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Mike Pence appears to have fallen short on a major US foreign-policy goal while in Latin America

Christopher Woody
US Vice President Mike Pence, seen in this handout meeting with Colombia's President Juan Manuel Santos in Cartagena, is on a Latin American tour dominated by concerns over Venezuela

Mike Pence arrived in Colombia on August 13 to start a six-day, four-country tour.

His trip was dominated by reaction to President Donald Trump's August 11 comments about a US "military option" in response to the turmoil in Venezuela.

Pence was more measured than Trump when discussing the issue, but governments in Colombia, Argentina, and Chile were quick to repudiate Trump's comments during their meetings with Pence, and protesters met the vice president upon his arrival in Panama to voice their rejection of the president's remarks about Venezuela.

But Pence's efforts to get countries in the region on board with another US foreign-policy goal -- isolating the Kim Jong Un regime in North Korea -- also appeared to founder.

"The US places great importance on the ongoing diplomatic isolation of the Kim regime and we strongly urge Chile today, and we urge Brazil, Mexico, and Peru to break all diplomatic and commercial ties to North Korea," Pence
said in Chile during a press conference with President Michelle Bachelet.

Despite the size of their economies -- Brazil, Mexico, and Argentina are the three biggest in the region, respectively -- the countries in question have little trade with North Korea, and they appeared to shrug off the request.

"Brazil follows the decisions of multilateral organisations," a Foreign Ministry spokesman told Reuters when asked if Brasilia would break off trade and diplomatic ties. Brazil had just $US2.1 million worth of exports and $US8.7 million worth of imports with North Korea in 2016.

Peru, which has condemned Pyongyang's missile tests in the past and reduced its embassy staff a few months ago, had not been asked directly by Washington to sever ties with North Korea nor was it planning any action, according to Reuters. Argentina said it has no relations with North Korea.

Chile was more forceful. Bachelet said separately that North Korea's nuclear program was concerning, but Foreign Minister Heraldo Muñoz said his government "has not contemplated" ending relations, adding that his country's ties with Pyongyang were "distant" because it has applied all sanctions imposed by the UN Security Council.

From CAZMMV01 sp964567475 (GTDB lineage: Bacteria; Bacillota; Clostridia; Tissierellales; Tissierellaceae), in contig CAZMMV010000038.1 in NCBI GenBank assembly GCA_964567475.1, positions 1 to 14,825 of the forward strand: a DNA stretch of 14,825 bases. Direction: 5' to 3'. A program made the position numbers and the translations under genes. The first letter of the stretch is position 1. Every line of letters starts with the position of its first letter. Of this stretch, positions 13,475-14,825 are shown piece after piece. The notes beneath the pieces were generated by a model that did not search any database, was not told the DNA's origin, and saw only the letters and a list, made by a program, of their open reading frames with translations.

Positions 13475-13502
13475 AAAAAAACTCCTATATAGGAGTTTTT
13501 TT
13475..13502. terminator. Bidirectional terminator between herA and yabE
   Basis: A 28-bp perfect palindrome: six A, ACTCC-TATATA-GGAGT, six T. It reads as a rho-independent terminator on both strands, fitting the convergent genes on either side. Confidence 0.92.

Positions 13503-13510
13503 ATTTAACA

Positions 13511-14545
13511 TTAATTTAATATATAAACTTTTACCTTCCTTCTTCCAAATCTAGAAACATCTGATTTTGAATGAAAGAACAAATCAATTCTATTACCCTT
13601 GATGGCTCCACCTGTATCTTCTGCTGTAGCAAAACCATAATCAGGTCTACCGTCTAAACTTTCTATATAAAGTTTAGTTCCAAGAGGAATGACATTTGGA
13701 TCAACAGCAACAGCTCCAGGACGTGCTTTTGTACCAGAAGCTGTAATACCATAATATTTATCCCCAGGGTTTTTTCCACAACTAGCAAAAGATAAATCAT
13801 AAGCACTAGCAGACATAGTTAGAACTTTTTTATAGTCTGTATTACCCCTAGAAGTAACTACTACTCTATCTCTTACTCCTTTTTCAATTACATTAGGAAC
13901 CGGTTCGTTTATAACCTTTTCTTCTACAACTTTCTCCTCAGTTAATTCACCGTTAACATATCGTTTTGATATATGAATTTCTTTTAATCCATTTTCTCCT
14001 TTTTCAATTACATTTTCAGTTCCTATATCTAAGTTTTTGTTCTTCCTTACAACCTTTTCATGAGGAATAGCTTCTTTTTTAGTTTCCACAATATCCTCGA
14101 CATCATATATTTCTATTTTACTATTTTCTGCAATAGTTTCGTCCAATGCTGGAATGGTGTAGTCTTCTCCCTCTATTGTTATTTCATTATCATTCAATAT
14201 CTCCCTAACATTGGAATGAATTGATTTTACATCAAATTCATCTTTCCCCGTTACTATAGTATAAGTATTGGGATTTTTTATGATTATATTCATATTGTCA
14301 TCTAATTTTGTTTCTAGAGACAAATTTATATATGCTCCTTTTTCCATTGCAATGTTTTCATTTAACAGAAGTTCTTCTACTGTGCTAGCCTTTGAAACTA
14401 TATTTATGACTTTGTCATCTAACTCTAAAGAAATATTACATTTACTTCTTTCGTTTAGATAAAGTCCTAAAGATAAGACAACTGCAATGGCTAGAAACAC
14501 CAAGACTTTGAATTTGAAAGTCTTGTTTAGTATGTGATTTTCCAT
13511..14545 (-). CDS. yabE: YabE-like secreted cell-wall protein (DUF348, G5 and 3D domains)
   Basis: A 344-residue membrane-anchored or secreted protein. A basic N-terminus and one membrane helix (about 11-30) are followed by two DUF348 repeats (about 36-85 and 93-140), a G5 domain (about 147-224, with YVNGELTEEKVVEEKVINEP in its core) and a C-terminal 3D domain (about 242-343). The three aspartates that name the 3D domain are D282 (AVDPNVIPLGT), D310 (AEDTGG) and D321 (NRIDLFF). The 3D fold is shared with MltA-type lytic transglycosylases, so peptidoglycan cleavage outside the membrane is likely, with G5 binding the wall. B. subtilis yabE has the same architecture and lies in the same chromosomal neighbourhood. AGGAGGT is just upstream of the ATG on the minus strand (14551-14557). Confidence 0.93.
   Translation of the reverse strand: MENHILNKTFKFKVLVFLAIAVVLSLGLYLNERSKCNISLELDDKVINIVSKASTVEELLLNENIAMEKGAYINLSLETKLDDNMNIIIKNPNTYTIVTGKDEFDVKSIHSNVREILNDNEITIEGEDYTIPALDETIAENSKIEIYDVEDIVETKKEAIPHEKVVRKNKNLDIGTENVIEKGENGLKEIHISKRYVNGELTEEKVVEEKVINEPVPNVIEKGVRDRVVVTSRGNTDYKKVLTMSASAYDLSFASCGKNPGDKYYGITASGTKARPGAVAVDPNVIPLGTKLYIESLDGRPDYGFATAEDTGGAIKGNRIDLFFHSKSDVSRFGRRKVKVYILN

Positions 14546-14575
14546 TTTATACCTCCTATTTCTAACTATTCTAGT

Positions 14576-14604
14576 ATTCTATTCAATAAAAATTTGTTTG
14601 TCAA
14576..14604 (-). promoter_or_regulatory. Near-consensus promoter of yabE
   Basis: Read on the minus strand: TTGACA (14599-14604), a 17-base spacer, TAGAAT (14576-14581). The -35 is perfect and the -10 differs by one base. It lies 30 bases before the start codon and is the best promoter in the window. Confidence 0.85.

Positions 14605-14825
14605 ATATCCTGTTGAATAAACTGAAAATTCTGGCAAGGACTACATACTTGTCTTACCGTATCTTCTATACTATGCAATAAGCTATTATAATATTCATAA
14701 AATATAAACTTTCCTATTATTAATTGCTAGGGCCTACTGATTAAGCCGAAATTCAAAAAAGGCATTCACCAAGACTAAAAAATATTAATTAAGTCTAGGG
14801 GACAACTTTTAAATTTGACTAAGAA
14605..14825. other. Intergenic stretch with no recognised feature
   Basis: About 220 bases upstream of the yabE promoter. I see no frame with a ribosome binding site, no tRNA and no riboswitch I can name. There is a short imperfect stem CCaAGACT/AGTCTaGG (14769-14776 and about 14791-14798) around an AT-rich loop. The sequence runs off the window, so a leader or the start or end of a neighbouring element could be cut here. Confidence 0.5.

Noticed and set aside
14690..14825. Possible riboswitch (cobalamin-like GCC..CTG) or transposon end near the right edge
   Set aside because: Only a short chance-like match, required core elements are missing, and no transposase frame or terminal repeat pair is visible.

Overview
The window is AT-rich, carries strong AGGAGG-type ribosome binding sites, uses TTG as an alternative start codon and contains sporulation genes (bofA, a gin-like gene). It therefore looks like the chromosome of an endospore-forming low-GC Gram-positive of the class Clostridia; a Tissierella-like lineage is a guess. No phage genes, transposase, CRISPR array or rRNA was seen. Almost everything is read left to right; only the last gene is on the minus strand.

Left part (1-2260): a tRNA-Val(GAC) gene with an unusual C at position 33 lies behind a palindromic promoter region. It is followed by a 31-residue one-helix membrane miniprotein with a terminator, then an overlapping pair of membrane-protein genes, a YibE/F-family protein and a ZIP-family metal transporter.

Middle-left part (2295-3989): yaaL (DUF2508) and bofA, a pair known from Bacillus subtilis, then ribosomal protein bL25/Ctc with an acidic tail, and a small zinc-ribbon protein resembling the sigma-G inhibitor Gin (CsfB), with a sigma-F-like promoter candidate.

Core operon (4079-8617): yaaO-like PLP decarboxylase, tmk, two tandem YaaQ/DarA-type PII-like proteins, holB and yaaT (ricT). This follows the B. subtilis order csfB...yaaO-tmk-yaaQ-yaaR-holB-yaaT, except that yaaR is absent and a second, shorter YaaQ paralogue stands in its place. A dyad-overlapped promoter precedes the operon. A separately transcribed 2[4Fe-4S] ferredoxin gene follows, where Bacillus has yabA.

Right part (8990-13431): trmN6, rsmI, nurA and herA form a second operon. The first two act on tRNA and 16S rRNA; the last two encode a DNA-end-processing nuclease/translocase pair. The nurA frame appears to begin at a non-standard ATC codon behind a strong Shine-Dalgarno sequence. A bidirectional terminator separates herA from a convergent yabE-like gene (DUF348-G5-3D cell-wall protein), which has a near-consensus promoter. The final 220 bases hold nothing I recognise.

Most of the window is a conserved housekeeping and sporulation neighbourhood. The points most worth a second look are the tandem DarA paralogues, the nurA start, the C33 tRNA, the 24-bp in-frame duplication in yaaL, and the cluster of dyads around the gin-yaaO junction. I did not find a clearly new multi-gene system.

Pence said he would "especially welcome" Chile reclassifying its wine exports as luxury goods, thereby putting them within the purview of UN sanctions.

Muñoz cited the US's hardline on Venezuela to rebut the request: "One could say the US exports US$11.2 billion to Venezuela, and we are not asking them to suspend sales of the products they export to that country."

Chile sold $US65,000 worth of wine to North Korea in 2015.

While the situation in Venezuela cast a shadow over Pence's interactions with his Latin American counterparts, that was not the sole consideration in responding to his request to end ties with the isolated Asian country.

"Yes, Latin American governments are wary of having their foreign policies confused with the harsher U.S. example," Greg Weeks, chair of the political-science department at the University of North Carolina at Charlotte, told Business Insider.

"They're also leery of having Pence leave the impression that Latin America forms part of some broader consensus about North Korea," Weeks added. "And frankly, at no time do they want North Korea to be a policy priority for U.S.-Latin American relations."

Pence cut his trip short, returning to the US on Thursday to attend a meeting at Camp David rather than spending the night in Panama as planned.